(Editor's note: The mental aspect of sport is often overlooked, and there's confusion regarding the roles sport psychology can play. This is Part 2 of a three-part series explaining mental health, mental skills and sport psychology. Danny Desin, M.S., is a member of the Association for Applied Sport Psychology and a prospective Certified Mental Performance Consultant (CMPC). Desin interviewed three former Montana athletes -- Dylan Donahue, Josh Huestis and Christina Aragon -- about the mental aspect of sport. For Part 1 with Dylan Donahue, please click here . For Part 3 with Christina Aragon, please click here . )
What percentage of any given sport -- individual or team -- is mental?
Athletes of all levels will often answer this question with a number 75 percent and above. Assuming that’s true, what percentage of time does any given athlete devote to improving themselves in the mental aspect of their game? The most common answer to that question is zero percent. That means no time spent improving the one aspect of the game that the athlete is in complete control of, no time spent looking at the value of sport and how it can help in so many other areas, no time spent gaining the competitive edge.
Bill Russell said that “concentration and mental toughness are the margins of victory,” and he is absolutely correct. Think about how many athletes who are not as skilled as their opponents end up winning. The same applies to teams. To put it in the simplest way possible: That phenomena is the result of mental ability, which is the primary focus of sport and performance psychology.
While most sport psychology consultants/mental performance coaches are not licensed psychologists in their state, they still have a commitment to improving the welfare of the athletes they work with. A lot of this work is done by breaking down the stigma of mental health in sports, which is that asking for help equates to a weak mentality. This couldn’t be further from the truth, as explained in a previous article featured on MontanaSports.com. Athletes are not immune to similar issues that people generally face just because they take part in sports. There may be some that disagree, but deciding to “suck it up” isn’t always the choice that leads to the best result.
Josh Huestis has had a lot of experience in his career with the mental side of the game. A former Great Falls CMR basketball player who helped his team win State AA championships in 2009 and 2010, Huestis is a graduate of Stanford University and holds the program record for blocked shots in a career (190). He was a first-round NBA draft pick of the Oklahoma City Thunder and has recently signed a contract to play for FC Bayern Munich . Huestis has outlined his experiences in sport psychology, including his views on mental health in sports, which he has also authored an article on .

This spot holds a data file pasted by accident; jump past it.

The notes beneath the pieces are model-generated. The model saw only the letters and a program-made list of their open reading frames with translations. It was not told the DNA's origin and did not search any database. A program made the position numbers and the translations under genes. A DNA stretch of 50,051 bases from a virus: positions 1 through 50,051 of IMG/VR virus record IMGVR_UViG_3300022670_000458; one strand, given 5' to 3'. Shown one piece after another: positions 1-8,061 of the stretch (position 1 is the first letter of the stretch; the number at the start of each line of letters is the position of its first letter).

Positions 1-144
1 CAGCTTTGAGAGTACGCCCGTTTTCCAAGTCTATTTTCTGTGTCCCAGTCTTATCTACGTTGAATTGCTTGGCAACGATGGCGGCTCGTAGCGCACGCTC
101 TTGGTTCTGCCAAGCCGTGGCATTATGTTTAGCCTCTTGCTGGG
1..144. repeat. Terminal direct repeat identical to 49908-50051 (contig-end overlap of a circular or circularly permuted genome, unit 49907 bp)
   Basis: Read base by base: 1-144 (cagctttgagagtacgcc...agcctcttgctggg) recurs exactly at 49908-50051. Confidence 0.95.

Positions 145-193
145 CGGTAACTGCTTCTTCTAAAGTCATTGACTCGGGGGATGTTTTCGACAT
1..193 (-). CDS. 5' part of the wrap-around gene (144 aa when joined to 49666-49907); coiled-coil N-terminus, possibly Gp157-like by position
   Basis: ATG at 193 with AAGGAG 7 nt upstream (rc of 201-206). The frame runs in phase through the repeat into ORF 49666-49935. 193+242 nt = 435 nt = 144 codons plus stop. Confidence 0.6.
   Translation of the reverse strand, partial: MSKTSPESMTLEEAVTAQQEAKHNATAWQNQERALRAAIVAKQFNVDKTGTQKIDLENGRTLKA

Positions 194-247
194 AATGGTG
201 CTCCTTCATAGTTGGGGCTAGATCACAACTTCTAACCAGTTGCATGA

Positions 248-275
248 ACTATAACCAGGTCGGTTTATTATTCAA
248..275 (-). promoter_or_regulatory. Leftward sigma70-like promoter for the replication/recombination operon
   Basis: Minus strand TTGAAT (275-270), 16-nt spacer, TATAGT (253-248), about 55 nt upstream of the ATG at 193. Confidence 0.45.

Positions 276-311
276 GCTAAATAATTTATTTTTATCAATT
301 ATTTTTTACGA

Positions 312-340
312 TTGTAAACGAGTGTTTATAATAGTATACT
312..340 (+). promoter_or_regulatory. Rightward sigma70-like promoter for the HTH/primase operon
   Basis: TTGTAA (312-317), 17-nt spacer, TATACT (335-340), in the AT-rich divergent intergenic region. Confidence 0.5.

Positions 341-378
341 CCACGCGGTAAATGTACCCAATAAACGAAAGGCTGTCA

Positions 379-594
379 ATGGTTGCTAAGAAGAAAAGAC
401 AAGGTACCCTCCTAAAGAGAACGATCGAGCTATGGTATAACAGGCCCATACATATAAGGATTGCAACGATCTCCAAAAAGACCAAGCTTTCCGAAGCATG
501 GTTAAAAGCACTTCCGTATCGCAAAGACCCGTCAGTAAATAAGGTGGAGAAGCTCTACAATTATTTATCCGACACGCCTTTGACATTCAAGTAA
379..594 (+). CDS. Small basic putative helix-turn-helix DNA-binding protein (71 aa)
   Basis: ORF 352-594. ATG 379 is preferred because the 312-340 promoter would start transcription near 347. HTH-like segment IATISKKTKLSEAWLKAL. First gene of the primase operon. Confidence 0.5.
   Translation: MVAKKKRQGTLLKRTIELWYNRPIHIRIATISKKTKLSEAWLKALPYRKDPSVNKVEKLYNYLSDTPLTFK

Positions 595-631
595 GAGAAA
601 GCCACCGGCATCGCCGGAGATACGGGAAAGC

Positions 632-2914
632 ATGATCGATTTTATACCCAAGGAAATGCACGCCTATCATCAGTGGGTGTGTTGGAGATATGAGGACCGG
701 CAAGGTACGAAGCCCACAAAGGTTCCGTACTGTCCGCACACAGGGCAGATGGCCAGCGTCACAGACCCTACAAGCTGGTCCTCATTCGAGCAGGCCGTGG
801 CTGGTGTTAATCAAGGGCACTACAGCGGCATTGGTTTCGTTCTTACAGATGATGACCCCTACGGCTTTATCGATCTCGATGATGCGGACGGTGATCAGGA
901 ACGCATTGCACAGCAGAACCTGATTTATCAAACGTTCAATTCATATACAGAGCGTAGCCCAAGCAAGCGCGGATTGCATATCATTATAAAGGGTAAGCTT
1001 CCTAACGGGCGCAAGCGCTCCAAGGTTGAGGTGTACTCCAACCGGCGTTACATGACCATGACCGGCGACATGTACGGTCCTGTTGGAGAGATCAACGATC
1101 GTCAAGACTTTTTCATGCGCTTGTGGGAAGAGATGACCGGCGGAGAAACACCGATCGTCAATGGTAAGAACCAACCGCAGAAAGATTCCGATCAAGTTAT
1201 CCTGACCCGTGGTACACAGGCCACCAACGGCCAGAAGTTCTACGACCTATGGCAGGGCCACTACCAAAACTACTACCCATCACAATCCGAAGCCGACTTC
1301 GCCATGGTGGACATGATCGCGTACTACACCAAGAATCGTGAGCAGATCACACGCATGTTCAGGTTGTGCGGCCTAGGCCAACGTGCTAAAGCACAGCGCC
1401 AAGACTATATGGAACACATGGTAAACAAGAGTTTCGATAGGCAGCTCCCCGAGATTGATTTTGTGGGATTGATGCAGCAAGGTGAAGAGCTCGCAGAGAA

Q: What role does mental health play in sports?
Huestis: "I’ve seen mental health issues be a really prominent thing in professional sports. All our lives, we as athletes are trained for a singular purpose. Our entire self-worth is reliant on succeeding at our sport and being the best. Because of that, I’ve seen so many athletes find themselves lost as human beings and become depressed and anxious. We’re held to such high standards and driven to achieve nearly impossible goals, which can lead to daily fear and mental struggles. The players that can truly succeed are the ones who recognize the need for help and can find the time to talk to someone about their issues on and off the court."
Q: How important are mental skills in sports?
Huestis: "To me, mental skills are the most important you can hone. Growing up everyone has heard that sports is 90 percent mental and 10 percent physical, but hardly anyone actually treats it that way. I’ve been able to play basketball at the highest level possible, and I’ve seen so many examples of players who may not be the most skilled, athletic, or talented but find a way to be highly successful purely because their mental training is second to none."
Q: Please describe your experience in working with a Sport Psychology Consultant.
Huestis: "I’m proud to say that I’ve worked with a sport psychologist since college. I’ve always struggled with my confidence on the court. Since Day 1 I’ve been a perfectionist, and that pursuit of perfection can lead me to be paralyzed with the fear of making a mistake on the court. This obviously causes my game to suffer tremendously. Working with a sport psychologist helped me so much in letting go of that fear and facing it head on. Realizing that all I can do every single day is take care of the things I can control has helped me a lot. By learning how to not dwell on the past and focus on the present, my game improved significantly. I’d recommend every athlete speak with a sport psychologist at some point. We all can benefit."
Josh Huestis is in tune with these concepts and uses his awareness of them to continue working at his craft on a daily basis. The first thing that any sport psychology consultant will look at is the mental and emotional wellness of the athlete, because progress can’t fully be made unless that area is addressed.
About Danny Desin ( www.desinsportpsych.com ): Danny Desin has been around the Billings sports community all of his life — as a spectator, player, and coach. Desin received a Bachelors of Science in Psychology from MSU Billings and played college basketball for both Montana State University and MSU Billings. Has has graduate level education at both Boise State University and California Southern University, where he finished a Master’s of Science in Psychology with a specialization in Sport Psychology. He is a member of the Association for Applied Sport Psychology and a prospective Certified Mental Performance Consultant (CMPC).